15 January 2014

"Why Adorn the Sky with Toxic Banderitas?" (EcoWaste Coalition Finds Buntings for Santo Niño Feast in Tondo Laced with Lead)










Colorful banderitas (buntings) adorning the streets of Tondo in celebration of the upcoming feast of Santo Niño were found to contain lead, a highly toxic chemical.

The EcoWaste Coalition, a waste and pollution watchdog, made the discovery after screening samples of plastic buntings that are now hanging in the  streets of Albuquerque, Asuncion, Juan Luna, Lakandula, Moriones, Padre Herrera, Padre Rada and Raxa Matanda.

Using an X-Ray Fluorescence (XRF) device, six of the 10 samples of blue, green, orange, red and yellow polyvinyl chloride (PVC) plastic buntings were found to contain lead in the range of 120  to 6,982 parts per million (ppm).

Aside from having the highest lead levels, the three samples of yellow buntings also registered with highest concentrations of arsenic and chromium. 

“It’s high time for the church and the government to critically look at the unregulated practice of hanging fiesta buntings as these accessories do not only add to the volume but also to the toxicity of garbage generated from our community festivities,” said Tin Vergara, Zero Waste Campaigner, EcoWaste Coalition.

“Why adorn the sky with toxic banderitas that will ultimately be disposed of in dumpsites where these are burned or buried, dispersing their lead and other chemical components and causing environmental harm?” she asked.

“In addition, the PVC buntings when burned will create toxic byproducts called dioxins that pose a cancer hazard and a long list of severe reproductive and developmental problems,” she said.

The buntings are often made out of disposable plastic bags, cups and strips, packaging scraps and product advertisements that go straight to the dumps after the celebrations, the group observed.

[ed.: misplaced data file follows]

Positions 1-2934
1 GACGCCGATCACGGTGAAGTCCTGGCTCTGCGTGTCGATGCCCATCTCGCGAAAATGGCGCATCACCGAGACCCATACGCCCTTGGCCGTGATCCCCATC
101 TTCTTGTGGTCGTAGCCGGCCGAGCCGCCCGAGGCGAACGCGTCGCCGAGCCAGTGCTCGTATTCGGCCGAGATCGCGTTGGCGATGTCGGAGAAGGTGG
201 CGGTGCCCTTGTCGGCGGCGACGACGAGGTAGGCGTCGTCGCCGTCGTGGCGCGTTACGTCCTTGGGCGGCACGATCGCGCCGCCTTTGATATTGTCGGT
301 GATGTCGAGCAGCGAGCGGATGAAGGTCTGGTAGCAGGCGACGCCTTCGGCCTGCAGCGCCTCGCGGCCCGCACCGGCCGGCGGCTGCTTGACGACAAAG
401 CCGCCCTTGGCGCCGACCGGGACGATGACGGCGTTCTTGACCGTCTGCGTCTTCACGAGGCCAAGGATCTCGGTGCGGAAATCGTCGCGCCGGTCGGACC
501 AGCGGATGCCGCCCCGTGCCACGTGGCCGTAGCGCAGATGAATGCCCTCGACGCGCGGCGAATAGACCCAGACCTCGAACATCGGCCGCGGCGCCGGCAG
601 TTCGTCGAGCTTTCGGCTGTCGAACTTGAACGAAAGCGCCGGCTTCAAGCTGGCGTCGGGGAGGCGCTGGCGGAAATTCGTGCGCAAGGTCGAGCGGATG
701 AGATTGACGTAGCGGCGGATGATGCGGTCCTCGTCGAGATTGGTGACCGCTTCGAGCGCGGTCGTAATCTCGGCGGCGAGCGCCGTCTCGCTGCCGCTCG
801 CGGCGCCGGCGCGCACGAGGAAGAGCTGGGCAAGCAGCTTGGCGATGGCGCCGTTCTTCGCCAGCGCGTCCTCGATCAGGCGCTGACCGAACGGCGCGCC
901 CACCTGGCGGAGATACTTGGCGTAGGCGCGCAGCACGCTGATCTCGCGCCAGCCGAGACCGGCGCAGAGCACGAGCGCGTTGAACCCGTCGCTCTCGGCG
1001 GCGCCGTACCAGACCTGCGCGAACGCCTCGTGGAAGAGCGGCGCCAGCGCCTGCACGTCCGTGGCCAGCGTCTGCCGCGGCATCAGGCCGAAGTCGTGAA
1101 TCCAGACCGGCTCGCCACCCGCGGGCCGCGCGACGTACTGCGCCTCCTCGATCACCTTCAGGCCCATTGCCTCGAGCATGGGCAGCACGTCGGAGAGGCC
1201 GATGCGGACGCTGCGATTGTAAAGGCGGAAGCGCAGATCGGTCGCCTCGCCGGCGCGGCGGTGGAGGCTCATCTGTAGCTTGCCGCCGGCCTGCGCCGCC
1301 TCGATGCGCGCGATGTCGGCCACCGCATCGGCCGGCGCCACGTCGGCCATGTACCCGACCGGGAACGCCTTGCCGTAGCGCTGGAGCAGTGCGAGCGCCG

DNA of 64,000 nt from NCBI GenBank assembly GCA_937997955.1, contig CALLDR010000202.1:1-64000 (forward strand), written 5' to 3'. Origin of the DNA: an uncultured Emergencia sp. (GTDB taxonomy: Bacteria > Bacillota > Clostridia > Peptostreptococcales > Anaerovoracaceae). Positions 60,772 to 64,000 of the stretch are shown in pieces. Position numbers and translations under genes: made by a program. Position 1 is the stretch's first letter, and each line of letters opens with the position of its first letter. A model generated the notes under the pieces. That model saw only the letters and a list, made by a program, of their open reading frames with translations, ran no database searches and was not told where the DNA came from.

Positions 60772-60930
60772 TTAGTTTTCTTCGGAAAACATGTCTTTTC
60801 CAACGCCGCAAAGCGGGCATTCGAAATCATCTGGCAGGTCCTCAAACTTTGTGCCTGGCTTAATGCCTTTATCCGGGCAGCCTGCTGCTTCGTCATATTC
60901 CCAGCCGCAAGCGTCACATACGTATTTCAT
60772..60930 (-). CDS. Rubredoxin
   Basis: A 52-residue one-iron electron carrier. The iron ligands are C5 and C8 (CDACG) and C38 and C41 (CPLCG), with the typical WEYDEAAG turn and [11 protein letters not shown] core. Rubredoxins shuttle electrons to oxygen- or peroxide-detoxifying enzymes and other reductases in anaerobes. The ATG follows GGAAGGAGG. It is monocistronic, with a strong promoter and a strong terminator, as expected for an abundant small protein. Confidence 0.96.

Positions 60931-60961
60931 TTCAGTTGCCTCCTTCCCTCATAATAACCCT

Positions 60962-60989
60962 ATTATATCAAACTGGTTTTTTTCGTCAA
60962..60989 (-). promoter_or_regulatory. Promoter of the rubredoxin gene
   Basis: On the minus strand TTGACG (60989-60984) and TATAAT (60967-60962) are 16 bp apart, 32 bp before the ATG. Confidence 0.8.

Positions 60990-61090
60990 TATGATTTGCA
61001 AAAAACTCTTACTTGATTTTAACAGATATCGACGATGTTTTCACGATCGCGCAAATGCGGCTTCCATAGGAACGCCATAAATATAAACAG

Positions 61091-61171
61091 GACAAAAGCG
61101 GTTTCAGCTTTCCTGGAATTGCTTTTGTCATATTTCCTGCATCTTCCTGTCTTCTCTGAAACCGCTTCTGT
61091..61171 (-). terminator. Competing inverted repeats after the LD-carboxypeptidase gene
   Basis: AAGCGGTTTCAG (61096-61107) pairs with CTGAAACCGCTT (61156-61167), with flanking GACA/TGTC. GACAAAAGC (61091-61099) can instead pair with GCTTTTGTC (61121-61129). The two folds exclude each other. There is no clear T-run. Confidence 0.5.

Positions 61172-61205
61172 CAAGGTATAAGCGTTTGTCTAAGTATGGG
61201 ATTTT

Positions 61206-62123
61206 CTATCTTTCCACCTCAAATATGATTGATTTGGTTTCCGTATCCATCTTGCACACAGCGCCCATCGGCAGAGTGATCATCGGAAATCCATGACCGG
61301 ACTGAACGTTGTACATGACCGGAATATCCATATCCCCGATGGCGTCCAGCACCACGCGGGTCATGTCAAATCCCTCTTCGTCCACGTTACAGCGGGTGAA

“Barangay leaders and residents should take their cue from the Santo Niño de Tondo Parish, which opted for reusable cloth drapes instead of disposable buntings to decorate the church façade for the feast,” Vergara said.

“By avoiding the notorious wastefulness of our community festivities, the volume of trash will surely shrink and cut the city expense for costly garbage disposal,” she said.

As per report of the Commission on Audit, the city of Manila spent over P512 million for garbage collection in 2012.

During their visit to Tondo yesterday, the EcoWaste Coalition found trash heaps in the corner of Padre Hererra and Ylaya Sts. and in the center island of Moriones St.

The group’s Basura Patroller also found a estero in Recto Ave. near Juan Luna St. clogged with Styrofoam garbage.

“Instead of spending for disposable banderitas and adding to Manila’s garbage woes, resources are better used to support the public information drive for waste prevention and reductin.  Both the Holy Child and Mother Earth will surely find this pleasing,” the EcoWaste Coalition said.

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